This can be made much clearer if we think about community selection. For community selection we can keep the migrant pool model, but we can add nuance to the propagule pool model. In particular we can distinguish between single species and the multi-species propagule pools (note I have changed the color scheme. A is species A, B is species B, and I have dropped the subscripts to simplify the drawing) (Goodnight 2011. Phil. Trans. R. Soc. B 366: 1401-1409).
In the community selection experiment I described last week I used a multispecies propagule pool. This means that every generation the same strain of the two species were transferred together. As a result the interactions between the two species became heritable. Thus, a change in the predation rate of T. confusum that affected the population size of T. castaneum would be heritableat the community level and could contribute to the response to community selection on T. castaneum population size.
In that experiment I saw clear evidence that interactions between the species was contributing to the response to selection. It is tempting to speculate that had I used a single species propagule pool model to found the next generation I would not have seen these interspecies interactions contributing to the response to selection (I tried to get NSF funding for that once, but well, we all know how such things go, and now I am too allergic to the beetles to do the experiment).
The other thing that I have not talked about, mainly because I don’t have any clear ideas about it, is the effect of propagule size on group heritability. It seems reasonable to speculate that on the one hand smaller propagules should increase the rate of divergence of populations, but on the other hand, lower the heritability of group characteristics. I have no idea where these two forces would balance out, although some experimental data (e.g., Swenson, Wilson and Elias 2000. P.N.A.S. 97: 9110-9114; Wade 1982. Evolution 36: 945-961) suggest that the answer will not necessarily be simple.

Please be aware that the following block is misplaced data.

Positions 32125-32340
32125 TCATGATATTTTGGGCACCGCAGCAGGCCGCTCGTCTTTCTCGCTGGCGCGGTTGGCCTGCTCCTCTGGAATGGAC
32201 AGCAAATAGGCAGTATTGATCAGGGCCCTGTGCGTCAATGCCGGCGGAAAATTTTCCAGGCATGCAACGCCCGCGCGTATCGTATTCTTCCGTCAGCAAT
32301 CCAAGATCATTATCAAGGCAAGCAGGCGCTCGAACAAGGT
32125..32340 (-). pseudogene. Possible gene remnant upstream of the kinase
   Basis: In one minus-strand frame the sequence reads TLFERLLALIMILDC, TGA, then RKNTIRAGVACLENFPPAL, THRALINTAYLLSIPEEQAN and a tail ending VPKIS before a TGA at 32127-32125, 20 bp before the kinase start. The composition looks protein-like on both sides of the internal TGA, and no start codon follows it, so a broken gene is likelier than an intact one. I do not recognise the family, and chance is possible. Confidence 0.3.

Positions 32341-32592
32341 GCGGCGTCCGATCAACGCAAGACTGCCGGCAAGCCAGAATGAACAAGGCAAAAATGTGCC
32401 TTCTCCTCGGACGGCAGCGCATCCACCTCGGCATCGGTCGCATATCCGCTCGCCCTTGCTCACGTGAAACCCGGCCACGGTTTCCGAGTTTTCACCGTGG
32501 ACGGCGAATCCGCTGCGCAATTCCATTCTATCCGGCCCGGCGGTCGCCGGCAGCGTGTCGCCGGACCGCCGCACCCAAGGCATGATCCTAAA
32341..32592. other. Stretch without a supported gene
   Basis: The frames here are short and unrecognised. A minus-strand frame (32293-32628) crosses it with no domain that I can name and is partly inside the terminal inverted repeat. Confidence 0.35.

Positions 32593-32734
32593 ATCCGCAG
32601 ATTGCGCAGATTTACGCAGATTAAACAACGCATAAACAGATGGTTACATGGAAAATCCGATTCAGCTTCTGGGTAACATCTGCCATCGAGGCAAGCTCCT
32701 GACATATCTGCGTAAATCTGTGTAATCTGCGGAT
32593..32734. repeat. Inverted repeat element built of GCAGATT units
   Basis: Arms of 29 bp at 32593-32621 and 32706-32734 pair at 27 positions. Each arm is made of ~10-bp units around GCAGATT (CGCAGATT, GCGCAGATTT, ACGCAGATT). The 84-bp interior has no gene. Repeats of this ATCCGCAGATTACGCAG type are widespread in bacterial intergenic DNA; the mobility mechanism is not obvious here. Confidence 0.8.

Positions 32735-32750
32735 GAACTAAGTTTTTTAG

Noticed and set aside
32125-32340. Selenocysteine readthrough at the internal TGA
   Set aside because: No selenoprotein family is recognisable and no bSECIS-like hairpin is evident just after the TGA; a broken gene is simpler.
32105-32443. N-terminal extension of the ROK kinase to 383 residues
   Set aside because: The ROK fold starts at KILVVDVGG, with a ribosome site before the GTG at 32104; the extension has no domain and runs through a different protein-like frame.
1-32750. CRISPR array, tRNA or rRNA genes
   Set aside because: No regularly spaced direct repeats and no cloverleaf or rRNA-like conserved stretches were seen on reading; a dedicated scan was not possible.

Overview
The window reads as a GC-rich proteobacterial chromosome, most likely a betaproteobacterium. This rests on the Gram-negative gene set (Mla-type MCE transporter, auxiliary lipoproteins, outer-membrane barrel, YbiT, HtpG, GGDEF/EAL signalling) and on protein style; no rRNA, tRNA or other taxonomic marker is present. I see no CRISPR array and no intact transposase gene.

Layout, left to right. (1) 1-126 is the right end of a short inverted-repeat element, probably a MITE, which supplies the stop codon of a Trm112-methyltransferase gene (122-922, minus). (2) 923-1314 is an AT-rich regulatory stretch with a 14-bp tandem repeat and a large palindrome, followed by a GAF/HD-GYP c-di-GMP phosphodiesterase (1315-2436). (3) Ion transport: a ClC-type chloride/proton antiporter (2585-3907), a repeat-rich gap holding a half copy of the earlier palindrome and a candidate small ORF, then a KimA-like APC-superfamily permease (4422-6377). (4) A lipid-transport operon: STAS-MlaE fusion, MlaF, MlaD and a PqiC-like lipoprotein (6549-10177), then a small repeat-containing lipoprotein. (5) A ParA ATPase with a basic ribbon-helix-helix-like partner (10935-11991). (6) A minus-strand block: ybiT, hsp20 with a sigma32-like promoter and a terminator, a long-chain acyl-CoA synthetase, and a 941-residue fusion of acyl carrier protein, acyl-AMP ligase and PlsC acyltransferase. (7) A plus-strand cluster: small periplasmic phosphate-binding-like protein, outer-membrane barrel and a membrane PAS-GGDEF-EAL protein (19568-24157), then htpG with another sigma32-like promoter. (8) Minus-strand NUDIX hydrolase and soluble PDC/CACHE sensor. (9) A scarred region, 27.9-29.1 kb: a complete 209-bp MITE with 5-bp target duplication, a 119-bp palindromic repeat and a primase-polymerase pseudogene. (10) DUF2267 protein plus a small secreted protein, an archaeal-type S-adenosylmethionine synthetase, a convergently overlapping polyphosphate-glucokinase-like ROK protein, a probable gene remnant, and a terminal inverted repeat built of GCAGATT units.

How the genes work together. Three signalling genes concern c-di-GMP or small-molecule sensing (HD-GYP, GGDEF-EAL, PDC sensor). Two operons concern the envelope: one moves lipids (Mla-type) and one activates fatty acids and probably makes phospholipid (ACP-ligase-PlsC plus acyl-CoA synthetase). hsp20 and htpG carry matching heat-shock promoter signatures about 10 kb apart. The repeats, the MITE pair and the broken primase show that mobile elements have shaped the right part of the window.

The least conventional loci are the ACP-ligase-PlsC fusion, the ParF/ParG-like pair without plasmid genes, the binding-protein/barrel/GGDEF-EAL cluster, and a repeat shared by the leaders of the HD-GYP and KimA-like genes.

What about nature? Well, it is pretty unimaginable that whole forest biomes migrate together to found a new community on bare ground. We all love Clements, Shelford, and Emerson, but I, and I dare say all, or at least nearly all, modern biologists have to remain skeptical about their expansive view of the “superorganism”. However, it is quite reasonable that parts of a community may migrate together to found new communities. For example, more than half of the cells in a typical human belong to some other species. When we migrate to a new location we bring our gut fauna with us. At a macro level, many organisms carry ectoparasites (fleas and lice) and phoretic organisms (seeds and some mites) with them as they move from place to place. Thus, at this level multispecies propagule pools do not seem that unreasonable. I suspect the reality is that real communities are founded by a mixture of individual migrants, single species propagules, and multispecies propagules. How much these different modes contribute to the heritability of traits is an interesting question, and one that I suspect can only be answered empirically.